Early American Painting

Rembrandt Peale (1778–1860)

George Washington, Porthole Portrait, after 1824

Oil on canvas, 36 1/4 x 29 3/16 in. (92.1 x 74.1 cm). Terra Foundation for American Art, Daniel J. Terra Collection, 1992.53

A founder of the Pennsylvania Academy of the Fine Arts, Rembrandt Peale was a prominent portraitist during the first half of the nineteenth century. He is best remembered for his “porthole” portrait of George Washington, of which he produced some eighty versions. Enclosed within an illusionistic oval painted frame of cracked masonry, Washington gazes serenely into the distance. This is a heroic, idealized depiction of the first president of the United States that seeks to transcend the man’s actual, physical reality—thus combining portraiture with history painting. Peale’s understanding and appreciation of neoclassicism are evident in the austere quality of the face and the reference to classical ancient architecture. The painting also reflects the influence of the then current “sciences” of physiognomy and phrenology, which posited that an individual’s innate character could be read in facial features and head shape.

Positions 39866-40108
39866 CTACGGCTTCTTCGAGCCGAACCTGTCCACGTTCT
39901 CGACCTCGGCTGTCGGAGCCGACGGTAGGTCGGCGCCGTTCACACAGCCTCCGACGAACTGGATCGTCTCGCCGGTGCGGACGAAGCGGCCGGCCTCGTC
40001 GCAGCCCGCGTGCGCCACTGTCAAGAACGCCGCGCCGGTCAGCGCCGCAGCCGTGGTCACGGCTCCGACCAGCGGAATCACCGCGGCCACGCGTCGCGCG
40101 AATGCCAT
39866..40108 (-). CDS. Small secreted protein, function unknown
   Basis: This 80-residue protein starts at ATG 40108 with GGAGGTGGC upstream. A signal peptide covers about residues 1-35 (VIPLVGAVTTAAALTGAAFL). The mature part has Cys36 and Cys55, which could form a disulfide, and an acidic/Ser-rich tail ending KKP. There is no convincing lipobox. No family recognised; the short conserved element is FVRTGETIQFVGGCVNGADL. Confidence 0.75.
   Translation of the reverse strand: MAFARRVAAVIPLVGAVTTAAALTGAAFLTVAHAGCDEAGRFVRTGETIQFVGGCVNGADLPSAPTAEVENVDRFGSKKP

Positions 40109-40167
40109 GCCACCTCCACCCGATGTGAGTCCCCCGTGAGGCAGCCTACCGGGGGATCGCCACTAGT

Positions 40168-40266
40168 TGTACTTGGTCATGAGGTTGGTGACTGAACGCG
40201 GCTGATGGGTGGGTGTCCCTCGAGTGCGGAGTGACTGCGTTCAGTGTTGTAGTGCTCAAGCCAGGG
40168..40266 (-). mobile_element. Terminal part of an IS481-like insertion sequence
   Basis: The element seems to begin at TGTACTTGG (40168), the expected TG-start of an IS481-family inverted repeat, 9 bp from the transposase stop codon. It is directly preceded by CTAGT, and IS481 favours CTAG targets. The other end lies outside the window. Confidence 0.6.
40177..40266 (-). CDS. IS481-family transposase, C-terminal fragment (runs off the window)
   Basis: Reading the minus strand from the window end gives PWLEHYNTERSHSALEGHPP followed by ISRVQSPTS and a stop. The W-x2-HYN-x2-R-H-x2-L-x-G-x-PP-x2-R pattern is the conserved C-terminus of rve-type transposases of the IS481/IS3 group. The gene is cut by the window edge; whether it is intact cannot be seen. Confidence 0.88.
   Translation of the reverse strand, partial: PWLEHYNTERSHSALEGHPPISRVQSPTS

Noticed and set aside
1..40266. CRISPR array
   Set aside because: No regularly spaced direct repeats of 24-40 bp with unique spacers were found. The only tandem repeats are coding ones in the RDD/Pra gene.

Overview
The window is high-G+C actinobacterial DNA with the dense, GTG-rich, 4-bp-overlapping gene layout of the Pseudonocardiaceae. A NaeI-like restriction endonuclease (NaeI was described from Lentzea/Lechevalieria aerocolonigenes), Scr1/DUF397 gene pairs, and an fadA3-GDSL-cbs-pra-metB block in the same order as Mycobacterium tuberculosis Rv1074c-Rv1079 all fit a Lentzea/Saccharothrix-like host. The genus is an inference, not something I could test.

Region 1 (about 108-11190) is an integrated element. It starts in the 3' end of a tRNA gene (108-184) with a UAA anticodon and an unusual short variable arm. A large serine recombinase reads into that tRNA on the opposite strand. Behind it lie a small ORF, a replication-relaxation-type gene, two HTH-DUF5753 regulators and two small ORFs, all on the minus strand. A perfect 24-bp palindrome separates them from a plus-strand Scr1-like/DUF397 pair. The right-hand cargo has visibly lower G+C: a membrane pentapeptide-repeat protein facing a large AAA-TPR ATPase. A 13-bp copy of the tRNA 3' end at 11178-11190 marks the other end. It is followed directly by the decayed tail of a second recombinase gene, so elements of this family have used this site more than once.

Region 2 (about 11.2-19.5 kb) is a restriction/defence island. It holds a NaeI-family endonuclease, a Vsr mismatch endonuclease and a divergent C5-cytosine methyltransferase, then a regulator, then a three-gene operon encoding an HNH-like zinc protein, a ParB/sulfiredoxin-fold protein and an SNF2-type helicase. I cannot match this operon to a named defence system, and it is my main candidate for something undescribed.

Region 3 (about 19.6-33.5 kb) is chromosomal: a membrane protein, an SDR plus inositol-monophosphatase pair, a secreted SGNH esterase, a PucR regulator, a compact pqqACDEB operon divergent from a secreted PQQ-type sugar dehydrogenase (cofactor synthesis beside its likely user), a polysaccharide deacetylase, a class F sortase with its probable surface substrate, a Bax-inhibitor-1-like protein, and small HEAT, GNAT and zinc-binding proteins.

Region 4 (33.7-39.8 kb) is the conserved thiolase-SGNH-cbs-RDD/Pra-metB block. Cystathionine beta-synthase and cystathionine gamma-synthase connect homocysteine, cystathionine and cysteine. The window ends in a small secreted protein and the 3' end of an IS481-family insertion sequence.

Learn more about this painting on the Terra Foundation website.